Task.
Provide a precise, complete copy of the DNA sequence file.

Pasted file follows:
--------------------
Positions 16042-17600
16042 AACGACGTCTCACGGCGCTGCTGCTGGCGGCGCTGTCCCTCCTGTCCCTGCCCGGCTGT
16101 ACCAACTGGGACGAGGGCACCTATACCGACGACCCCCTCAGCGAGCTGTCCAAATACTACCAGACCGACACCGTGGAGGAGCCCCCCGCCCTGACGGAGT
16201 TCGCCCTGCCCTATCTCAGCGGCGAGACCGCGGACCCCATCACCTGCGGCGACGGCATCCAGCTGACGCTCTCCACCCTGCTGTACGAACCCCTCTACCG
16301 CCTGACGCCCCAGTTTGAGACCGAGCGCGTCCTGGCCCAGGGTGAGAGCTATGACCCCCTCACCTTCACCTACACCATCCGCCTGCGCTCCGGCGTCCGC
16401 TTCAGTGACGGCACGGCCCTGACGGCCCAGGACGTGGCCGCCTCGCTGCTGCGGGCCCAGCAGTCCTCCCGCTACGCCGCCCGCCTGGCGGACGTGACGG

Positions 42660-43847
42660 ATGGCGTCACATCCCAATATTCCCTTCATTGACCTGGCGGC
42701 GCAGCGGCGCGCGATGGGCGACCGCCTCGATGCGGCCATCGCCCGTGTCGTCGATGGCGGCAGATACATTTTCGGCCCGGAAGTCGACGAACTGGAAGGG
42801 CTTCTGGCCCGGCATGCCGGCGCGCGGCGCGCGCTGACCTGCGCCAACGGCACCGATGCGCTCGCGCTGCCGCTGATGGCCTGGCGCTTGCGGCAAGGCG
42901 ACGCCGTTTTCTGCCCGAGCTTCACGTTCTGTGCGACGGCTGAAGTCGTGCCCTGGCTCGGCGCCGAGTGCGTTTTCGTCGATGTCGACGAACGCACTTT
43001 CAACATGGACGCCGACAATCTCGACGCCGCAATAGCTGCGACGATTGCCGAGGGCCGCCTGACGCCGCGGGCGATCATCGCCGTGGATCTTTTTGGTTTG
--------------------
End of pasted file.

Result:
Positions 16042-17600
16042 AACGACGTCTCACGGCGCTGCTGCTGGCGGCGCTGTCCCTCCTGTCCCTGCCCGGCTGT
16101 ACCAACTGGGACGAGGGCACCTATACCGACGACCCCCTCAGCGAGCTGTCCAAATACTACCAGACCGACACCGTGGAGGAGCCCCCCGCCCTGACGGAGT
16201 TCGCCCTGCCCTATCTCAGCGGCGAGACCGCGGACCCCATCACCTGCGGCGACGGCATCCAGCTGACGCTCTCCACCCTGCTGTACGAACCCCTCTACCG
16301 CCTGACGCCCCAGTTTGAGACCGAGCGCGTCCTGGCCCAGGGTGAGAGCTATGACCCCCTCACCTTCACCTACACCATCCGCCTGCGCTCCGGCGTCCGC
16401 TTCAGTGACGGCACGGCCCTGACGGCCCAGGACGTGGCCGCCTCGCTGCTGCGGGCCCAGCAGTCCTCCCGCTACGCCGCCCGCCTGGCGGACGTGACGG

Positions 42660-43847
42660 ATGGCGTCACATCCCAATATTCCCTTCATTGACCTGGCGGC
42701 GCAGCGGCGCGCGATGGGCGACCGCCTCGATGCGGCCATCGCCCGTGTCGTCGATGGCGGCAGATACATTTTCGGCCCGGAAGTCGACGAACTGGAAGGG
42801 CTTCTGGCCCGGCATGCCGGCGCGCGGCGCGCGCTGACCTGCGCCAACGGCACCGATGCGCTCGCGCTGCCGCTGATGGCCTGGCGCTTGCGGCAAGGCG
42901 ACGCCGTTTTCTGCCCGAGCTTCACGTTCTGTGCGACGGCTGAAGTCGTGCCCTGGCTCGGCGCCGAGTGCGTTTTCGTCGATGTCGACGAACGCACTTT
43001 CAACATGGACGCCGACAATCTCGACGCCGCAATAGCTGCGACGATTGCCGAGGGCCGCCTGACGCCGCGGGCGATCATCGCCGTGGATCTTTTTGGTTTG